Tuesday, December 18, 2012

Newtown, Connecticut

As parents, the events at Sandy Hook Elementary School shook us to our core. The emotions it stirred in us range from anger to hope for change. Today we share Elissa and Irene's reactions to the tragedy in Newtown, Connecticut.

Elissa L.

This time of the year is usually filled with hope and joy. After the tragedy that happened on Friday in Connecticut many are left with a feeling of loss and sadness. Personally, I cannot find a way to really comprehend what happened. One mentally unstable person walked into an elementary school and in a few minutes changed everything. As the news unfolded, I cried as my heart broke for the families and I became scared. Scared for my child's safety. This act seems so random. The not knowing why makes it even more terrifying. I dreaded Sunday night, knowing that there was school the next day. With only 2 and a half days until winter break I brought up the idea to my husband about keeping our daughter home. Our daughter who is the same age as most of those children who were killed at Sandy Hook. My husband understood my feelings, but he also knew that eventually we would have to send her to school. He reminded me that as much as I want to, we can't keep our kids in a bubble.

The Monday after the shooting I dropped my daughter off at school. I smiled at her, hugged her close and kissed her head. She walked into her school with her little rolling backpack. She still had no idea about what had happened, in a school, just like hers, to kids, just her age. I got back into my car, looked up to see the flag at half mast and just lost it. It took everything I had not to park the car and run and grab my daughter and keep her next to me. I cried because I was afraid to send my daughter to school. This is how many parents felt that Monday morning. This is so wrong.

The fear may seem irrational and maybe I'm overreacting, but to me it is very real. I know that the fear will eventually subside. It will not consume my mind. I will be able to pick up my daughter from school without dropping to my knees, thanking God for her safety.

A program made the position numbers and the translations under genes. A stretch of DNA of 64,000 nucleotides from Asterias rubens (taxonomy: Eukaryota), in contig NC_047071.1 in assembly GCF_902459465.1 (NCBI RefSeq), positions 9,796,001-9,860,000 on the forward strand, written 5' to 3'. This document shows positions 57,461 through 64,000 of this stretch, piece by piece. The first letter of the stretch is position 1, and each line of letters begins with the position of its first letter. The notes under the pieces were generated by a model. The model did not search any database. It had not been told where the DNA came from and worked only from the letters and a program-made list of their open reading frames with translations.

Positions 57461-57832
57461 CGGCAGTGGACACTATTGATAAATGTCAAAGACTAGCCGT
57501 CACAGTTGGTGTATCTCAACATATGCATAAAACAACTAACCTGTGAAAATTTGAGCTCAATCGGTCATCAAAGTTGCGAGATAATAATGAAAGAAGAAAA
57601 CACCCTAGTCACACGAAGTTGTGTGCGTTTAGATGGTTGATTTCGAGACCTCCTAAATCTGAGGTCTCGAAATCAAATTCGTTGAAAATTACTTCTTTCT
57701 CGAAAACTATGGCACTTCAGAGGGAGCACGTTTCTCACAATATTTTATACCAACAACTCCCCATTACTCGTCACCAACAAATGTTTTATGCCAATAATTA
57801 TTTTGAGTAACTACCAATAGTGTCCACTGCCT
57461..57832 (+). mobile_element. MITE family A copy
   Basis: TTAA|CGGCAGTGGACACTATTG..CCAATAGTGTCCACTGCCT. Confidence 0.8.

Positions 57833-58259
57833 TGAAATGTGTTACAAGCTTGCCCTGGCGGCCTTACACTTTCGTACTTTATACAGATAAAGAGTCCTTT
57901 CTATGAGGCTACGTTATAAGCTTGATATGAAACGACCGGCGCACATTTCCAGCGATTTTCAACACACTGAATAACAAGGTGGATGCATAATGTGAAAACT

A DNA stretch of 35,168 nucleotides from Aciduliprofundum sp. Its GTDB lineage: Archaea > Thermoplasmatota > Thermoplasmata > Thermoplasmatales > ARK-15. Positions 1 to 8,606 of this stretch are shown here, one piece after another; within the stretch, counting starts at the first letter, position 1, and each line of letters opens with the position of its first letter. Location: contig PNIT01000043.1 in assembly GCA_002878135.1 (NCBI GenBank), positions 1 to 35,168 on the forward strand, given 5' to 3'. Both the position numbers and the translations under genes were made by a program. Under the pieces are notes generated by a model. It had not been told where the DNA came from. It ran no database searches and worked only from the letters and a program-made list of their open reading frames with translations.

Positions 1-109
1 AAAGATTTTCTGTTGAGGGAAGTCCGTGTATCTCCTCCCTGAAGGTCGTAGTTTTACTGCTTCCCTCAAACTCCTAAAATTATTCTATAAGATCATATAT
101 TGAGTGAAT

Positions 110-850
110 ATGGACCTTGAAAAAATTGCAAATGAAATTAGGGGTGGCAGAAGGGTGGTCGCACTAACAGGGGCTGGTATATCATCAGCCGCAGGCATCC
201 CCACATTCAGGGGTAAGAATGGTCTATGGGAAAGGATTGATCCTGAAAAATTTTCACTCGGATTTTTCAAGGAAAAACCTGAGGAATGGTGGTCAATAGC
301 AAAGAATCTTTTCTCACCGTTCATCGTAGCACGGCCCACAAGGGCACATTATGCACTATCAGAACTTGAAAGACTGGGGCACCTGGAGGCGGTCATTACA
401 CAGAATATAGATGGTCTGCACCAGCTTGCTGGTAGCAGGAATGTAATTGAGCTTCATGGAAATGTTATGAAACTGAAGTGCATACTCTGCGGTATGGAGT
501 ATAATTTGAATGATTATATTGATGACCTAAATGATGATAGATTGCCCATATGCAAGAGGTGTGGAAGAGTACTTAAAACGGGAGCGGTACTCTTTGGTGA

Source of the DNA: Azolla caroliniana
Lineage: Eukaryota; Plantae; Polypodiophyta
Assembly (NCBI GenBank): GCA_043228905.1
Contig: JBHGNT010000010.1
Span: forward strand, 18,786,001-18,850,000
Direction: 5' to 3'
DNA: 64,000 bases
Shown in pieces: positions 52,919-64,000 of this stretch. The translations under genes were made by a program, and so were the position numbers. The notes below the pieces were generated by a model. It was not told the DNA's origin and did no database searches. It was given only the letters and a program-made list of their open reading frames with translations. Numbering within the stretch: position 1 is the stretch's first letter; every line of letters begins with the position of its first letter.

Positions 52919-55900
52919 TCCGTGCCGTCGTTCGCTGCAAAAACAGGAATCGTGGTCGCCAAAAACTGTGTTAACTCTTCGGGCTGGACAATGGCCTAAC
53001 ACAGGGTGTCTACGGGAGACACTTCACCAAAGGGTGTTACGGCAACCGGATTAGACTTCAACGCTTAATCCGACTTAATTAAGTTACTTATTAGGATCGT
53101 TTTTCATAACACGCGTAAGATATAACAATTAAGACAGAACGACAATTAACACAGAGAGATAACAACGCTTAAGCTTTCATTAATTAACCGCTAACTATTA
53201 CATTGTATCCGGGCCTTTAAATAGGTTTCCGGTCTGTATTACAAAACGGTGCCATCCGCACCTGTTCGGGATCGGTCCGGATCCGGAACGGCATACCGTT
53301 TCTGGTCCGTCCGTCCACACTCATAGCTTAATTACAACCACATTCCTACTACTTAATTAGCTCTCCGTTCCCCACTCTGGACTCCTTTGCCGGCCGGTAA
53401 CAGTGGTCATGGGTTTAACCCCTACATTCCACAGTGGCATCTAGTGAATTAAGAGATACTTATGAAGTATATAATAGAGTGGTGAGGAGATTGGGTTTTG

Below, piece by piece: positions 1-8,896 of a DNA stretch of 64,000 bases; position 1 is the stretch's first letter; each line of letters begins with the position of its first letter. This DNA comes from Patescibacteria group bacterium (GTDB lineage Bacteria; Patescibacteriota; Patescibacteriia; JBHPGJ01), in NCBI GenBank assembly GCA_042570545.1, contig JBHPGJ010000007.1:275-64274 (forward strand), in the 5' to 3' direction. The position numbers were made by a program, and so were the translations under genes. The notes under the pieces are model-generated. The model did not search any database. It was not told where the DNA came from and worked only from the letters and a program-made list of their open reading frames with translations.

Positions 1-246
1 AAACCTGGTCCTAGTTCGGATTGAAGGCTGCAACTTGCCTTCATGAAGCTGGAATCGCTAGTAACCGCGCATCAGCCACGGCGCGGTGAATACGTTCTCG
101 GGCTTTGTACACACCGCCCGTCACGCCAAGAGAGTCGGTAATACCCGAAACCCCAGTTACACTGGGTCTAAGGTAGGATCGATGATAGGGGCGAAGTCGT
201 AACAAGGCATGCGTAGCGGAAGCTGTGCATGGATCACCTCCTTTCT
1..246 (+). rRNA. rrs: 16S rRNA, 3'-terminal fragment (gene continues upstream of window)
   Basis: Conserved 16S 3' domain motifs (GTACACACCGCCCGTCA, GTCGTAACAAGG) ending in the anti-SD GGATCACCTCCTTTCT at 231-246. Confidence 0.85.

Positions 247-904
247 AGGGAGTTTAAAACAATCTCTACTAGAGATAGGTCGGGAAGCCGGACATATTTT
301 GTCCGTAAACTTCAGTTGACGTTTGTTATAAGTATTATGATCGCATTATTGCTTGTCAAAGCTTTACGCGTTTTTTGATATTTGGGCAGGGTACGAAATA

Irene Q. 

Newtown, Connecticut really is a new town today. You never know what will change your life and why? But there's nothing more incomprehensible than what occurred at Sandy Hook Elementary this past Friday. It's what happens all too often in our country, but at this magnitude, the world suddenly takes notice. No child, no parent, no human being for that matter, should lose their life in such an unnatural and unjust way. I rack my brain thinking about what I can do to change this for all children. 

And I, like Elissa, dreaded taking my 6 year old to school the first morning back after this tragic event.   I was in contact with his counselor and his teacher. In my subconscious maybe I thought they'd have the magical cure assuring me how this will never happen again. Truth it, there is no magical answer no matter how much I wish there was. 

What I do know however, is that I refuse to live in fear. I am faith-based and must believe in goodness above all else. I must believe in the power of prayer and teach my children to be brave and strong. So I took my son to school and rattled off my usual good-bye: "I love you. God bless you. Have a great day." Then I watched him excitedly and innocently run into school thinking about those children who will never get a chance to do such a simple thing again! 

My heart breaks for the families that have suffered such an imaginable loss. Today, I love my children even more presently, more fully. I give them the strongest of love hoping it reaches far beyond them and into the souls of those sweet angels that left our world too soon. I stand up for peace and pray for the healing of those left to mourn. And try my best to remember that I cannot put a question mark where God has placed a period. 

We are not alone in the emotions we are feeling. Please feel free to share yours with HerMamas.com. 
In some way, we know that sharing our feelings will heal everyone's hearts. 
Together, we can find solutions. 
Together, we can make this world better so that those that lost their lives didn't do so in vain.

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